Major political events in the US and Europe have preoccupied western media over the past year. Chief among these has been Donald Trump’s rise to US president and his continuing efforts to establish a credible domestic and foreign policy agenda.
Before that, the inability of the European Union to agree on a plan to host an influx of refugees gained the media’s attention along with the UK’s referendum on Europe. Now a succession of national elections across Europe – in France, Germany and the UK among others – looks set to dominate front page news.
The western media’s focus on momentous events at home has come at the expense of reporting on events unfolding in the global South. Among the events which have been eclipsed by the media’s preoccupation is the famine that’s unfolding in Africa.
Today the causes of famine are largely man-made even though below average rainfall has exacerbated local food production in the Horn of Africa over the past 18 to 24 months. However, in Sudan, Niger, the Central African Republic and Nigeria military conflict over the past three to four years has disrupted food production, displaced millions and created conditions which prevent the delivery of humanitarian assistance (assuming it was available).
The situation today is not unlike events that unfolded in Ethiopia in the early 1980s. Western governments then failed to monitor and intervene in time to prevent or mitigate the famine. It took a global media event – in the form of Band Aid and a pop song [‘Do they know it’s Christmas‘] – to focus attention on the failure of western governments to respond to the tragedy that was unfolding. Alas humanitarian assistance, when it arrived, was too little too late.
The factors responsible for famine are complex. But, following the work of Amartya Sen, a Nobel Prize-winning economist, they are well-known and should be the focus of western development policy and humanitarian assistance. They include poor governance, inadequate planning, limited investment in development, ongoing violence and large-scale population displacement. Unfortunately, such factors don’t appear on the agendas of western governments.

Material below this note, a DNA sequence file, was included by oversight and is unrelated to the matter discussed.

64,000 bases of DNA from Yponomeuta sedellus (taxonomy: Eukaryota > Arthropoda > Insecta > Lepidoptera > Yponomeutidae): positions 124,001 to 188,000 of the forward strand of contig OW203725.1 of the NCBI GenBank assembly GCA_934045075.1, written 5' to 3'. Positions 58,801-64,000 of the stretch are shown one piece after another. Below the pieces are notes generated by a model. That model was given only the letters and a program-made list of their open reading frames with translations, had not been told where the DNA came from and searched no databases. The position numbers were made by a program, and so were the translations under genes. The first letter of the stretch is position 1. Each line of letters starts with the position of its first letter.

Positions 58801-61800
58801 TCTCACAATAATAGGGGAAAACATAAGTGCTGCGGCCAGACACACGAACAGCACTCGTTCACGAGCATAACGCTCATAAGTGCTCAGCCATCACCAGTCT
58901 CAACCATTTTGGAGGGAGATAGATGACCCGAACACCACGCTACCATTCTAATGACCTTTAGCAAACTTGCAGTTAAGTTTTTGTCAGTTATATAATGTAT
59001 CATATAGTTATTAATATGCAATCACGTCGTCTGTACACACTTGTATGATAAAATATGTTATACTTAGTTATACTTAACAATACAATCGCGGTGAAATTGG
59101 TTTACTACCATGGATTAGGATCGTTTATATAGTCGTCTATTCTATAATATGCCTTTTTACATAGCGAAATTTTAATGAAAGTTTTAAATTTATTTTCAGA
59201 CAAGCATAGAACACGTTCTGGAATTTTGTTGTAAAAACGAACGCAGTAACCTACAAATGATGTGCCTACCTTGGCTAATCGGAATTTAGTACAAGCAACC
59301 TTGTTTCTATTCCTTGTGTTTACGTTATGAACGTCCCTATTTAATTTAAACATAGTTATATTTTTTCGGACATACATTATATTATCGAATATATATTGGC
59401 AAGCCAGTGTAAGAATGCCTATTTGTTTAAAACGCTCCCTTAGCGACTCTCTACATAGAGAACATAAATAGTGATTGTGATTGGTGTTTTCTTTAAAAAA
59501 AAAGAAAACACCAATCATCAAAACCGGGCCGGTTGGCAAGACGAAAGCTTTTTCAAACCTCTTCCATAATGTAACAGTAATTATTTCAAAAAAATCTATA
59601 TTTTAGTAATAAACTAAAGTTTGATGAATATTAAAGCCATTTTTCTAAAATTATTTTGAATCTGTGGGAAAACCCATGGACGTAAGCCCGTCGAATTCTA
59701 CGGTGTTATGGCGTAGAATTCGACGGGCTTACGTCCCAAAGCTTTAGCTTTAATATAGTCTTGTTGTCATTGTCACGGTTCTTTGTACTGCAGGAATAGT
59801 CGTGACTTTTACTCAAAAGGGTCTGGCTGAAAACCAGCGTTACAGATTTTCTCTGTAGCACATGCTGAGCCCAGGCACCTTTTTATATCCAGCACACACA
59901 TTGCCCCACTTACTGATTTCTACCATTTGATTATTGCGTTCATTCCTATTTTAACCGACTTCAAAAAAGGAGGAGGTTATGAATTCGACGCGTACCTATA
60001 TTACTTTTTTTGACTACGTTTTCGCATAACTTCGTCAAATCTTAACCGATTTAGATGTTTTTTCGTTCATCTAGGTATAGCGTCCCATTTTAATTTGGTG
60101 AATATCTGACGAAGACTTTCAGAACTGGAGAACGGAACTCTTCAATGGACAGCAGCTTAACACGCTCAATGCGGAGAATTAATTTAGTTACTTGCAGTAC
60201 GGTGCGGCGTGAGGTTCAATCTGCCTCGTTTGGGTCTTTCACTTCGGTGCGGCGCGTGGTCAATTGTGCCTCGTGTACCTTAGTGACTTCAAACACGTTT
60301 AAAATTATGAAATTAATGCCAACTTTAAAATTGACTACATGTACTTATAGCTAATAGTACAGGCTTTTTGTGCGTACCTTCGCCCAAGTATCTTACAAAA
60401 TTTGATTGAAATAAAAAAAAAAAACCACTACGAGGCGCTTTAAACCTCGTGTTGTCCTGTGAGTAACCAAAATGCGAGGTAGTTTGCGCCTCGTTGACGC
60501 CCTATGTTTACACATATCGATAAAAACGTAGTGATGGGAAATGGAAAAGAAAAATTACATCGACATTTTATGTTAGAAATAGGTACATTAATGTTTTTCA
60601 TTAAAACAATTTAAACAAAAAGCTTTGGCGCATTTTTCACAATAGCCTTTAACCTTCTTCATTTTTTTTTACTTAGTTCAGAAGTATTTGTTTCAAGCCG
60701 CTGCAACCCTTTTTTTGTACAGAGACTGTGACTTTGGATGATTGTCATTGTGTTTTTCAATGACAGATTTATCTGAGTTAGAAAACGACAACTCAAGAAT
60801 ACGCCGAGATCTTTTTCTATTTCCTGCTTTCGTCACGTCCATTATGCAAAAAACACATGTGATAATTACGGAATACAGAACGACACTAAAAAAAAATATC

At the same time, development assistance to Africa has declined since 1990. The continent receives approximately 33% of total Overseas Development Assistance, down from 45% in 1990. And while humanitarian aid has stabilised at 7% to 8%, funding for economic projects has increased from 17% to 21%.
Even though over the long-term the assistance should, in theory, be declining as the pace of development picks up, the need for humanitarian assistance needs to be constantly assessed so that it can be delivered in time to save lives.
Interests are far more insular
Why has western development policy failed to recognise the signs that a famine has been unfolding in Africa? Why has it failed to provide humanitarian aid in a timely manner?
The answer to these questions is twofold. Firstly western governments have failed to engage in sustained dialogue with African states to discuss the consequences of policies that rely on force, which displace populations and which disrupt markets and set back development.
Secondly, it appears that western governments and taxpayers are no longer interested in Africa. Their interests are far more insular, a situation reflected in the domestic issues that dominated the US election and the UK Brexit referendum.
The extent of western interest in Africa, indeed with the global South, is focused on securing the flow of oil and other commodities which underpins their consumption. Coupled with this are determined efforts at stopping illegal migrants and refugees from entering the west. This fact is reflected in the $21 billion cost of Trump’s proposed wall between the US and Mexico and the EU’s €2.5 billion project to bottle up migrants in Africa to prevent them from reaching Europe.
The current cost of humanitarian assistance for Africa pales into insignificance against such sums.
Too little too late
The famine in Africa is occurring on a much larger scale than in 1980 across the Horn of Africa, in the Central African Republic and in Nigeria where an estimated 40 million people are at risk.
Yet humanitarian assistance has come very late. What’s on offer is too little and it will be delivered too late to prevent large-scale death. For instance, the EU’s pledge of €760 million to the Horn of Africa was only announced in November 2016 while European states made belated and quite small pledges in February this year. The US, for its part, remains the largest provider of food aid but has yet to state what it will pledge to alleviate famine in Africa.
In 1984 public support for Band Aid provided a much needed kick up the backside to western governments for their failure to respond to the needs of 1 million Ethiopians. It remains to be seen who or what’s going to push the world into action today, for the 40 million Africans who face famine.
John R Campbell is a Reader in the Anthropology of Africa and Law at SOAS, University of London.